Georgia Students for Concealed Carry present 'Empty Holster' Protest as Solution to California College Shooting

On Monday, about 75 Georgia Tech students initiated a weeklong national protest in support of concealed carry on United States college campuses.  The student rights organization, Georgia Students for Concealed Carry organized what has been come to be known as an “empty holster protest”, where participants display empty holsters as a powerful symbol of their vulnerability to attacks.  By total coincidence, this event started the very same day as this deadly shooting on the campus of Christian college in California—an incident the protesters point to in support of their cause.

Students for Concealed Carry spokesperson Robert Eagar told the press he thinks a gun would have helped the California incident.  He stated:

“It wouldn’t prevent the situation. The first shot’s still going to go off. There’s nothing we can do to guard against every person’s life in that case. But we would have seen the shooting end much more abruptly in my opinion. When a shooter is faced with resistance, they tend to either leave the area, commit suicide in some cases, or simply be injured by the defense. If they’re shot, they can’t continue shooting other students.”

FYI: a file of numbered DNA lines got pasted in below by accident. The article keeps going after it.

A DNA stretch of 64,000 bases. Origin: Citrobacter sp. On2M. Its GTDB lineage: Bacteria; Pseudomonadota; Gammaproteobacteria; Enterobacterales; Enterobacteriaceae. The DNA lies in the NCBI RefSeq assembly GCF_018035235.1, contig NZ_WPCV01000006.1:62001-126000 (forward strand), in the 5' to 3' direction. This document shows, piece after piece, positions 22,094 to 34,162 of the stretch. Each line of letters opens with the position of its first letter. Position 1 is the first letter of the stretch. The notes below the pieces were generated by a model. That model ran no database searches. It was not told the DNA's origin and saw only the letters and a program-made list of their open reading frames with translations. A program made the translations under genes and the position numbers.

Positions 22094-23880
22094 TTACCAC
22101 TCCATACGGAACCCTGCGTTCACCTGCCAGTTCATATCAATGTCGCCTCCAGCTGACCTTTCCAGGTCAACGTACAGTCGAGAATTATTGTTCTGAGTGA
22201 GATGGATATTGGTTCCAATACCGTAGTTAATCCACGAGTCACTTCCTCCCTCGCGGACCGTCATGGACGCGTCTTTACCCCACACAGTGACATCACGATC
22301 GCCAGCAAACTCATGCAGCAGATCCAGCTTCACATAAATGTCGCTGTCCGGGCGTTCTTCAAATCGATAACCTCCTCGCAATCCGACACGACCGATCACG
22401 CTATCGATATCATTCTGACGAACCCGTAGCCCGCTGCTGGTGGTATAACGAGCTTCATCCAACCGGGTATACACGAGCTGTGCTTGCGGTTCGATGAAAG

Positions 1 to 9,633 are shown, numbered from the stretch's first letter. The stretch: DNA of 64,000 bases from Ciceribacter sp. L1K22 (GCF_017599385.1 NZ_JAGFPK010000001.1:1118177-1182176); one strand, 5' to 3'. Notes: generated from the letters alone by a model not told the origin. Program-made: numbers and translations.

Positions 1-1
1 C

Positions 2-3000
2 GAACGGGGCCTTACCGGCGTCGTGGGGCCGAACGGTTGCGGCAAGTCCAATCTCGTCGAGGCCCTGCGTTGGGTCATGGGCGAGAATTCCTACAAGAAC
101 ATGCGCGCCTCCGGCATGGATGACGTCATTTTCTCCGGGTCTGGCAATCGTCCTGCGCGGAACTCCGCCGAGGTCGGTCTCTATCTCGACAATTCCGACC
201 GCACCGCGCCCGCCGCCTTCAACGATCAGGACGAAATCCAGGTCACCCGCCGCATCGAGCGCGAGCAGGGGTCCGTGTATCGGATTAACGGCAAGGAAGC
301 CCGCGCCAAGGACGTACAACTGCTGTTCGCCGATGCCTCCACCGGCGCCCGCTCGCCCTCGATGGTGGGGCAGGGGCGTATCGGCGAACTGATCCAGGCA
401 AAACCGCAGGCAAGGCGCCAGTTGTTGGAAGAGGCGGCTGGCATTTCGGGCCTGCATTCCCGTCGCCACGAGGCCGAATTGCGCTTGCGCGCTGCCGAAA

The organization stated that the empty holsters are meant to convey the antithesis of concealed carry—“open carrying” empty holsters telegraphs to any onlookers that the students are not armed and therefore susceptible to assaults.

A spokesperson for Georgia Tech had no comment on the matter other than to say that they follow all state laws (some of which forbid carrying guns on college campuses). Police Chief for the Georgia University, John Mackel, however, expressed his skepticism that guns on campus would increase campus security, citing fears that many college age students are not responsible enough to carry firearms.  He said:

“Due to the maturity issues on campus, alcohol and drug issues, and even mental health issues…how many people would be hurt or die out of using weapon inappropriately,” said Mackel.

Students at Georgia Tech say they hope the Georgia state legislature speaks on the issue of campus carry in their upcoming session.

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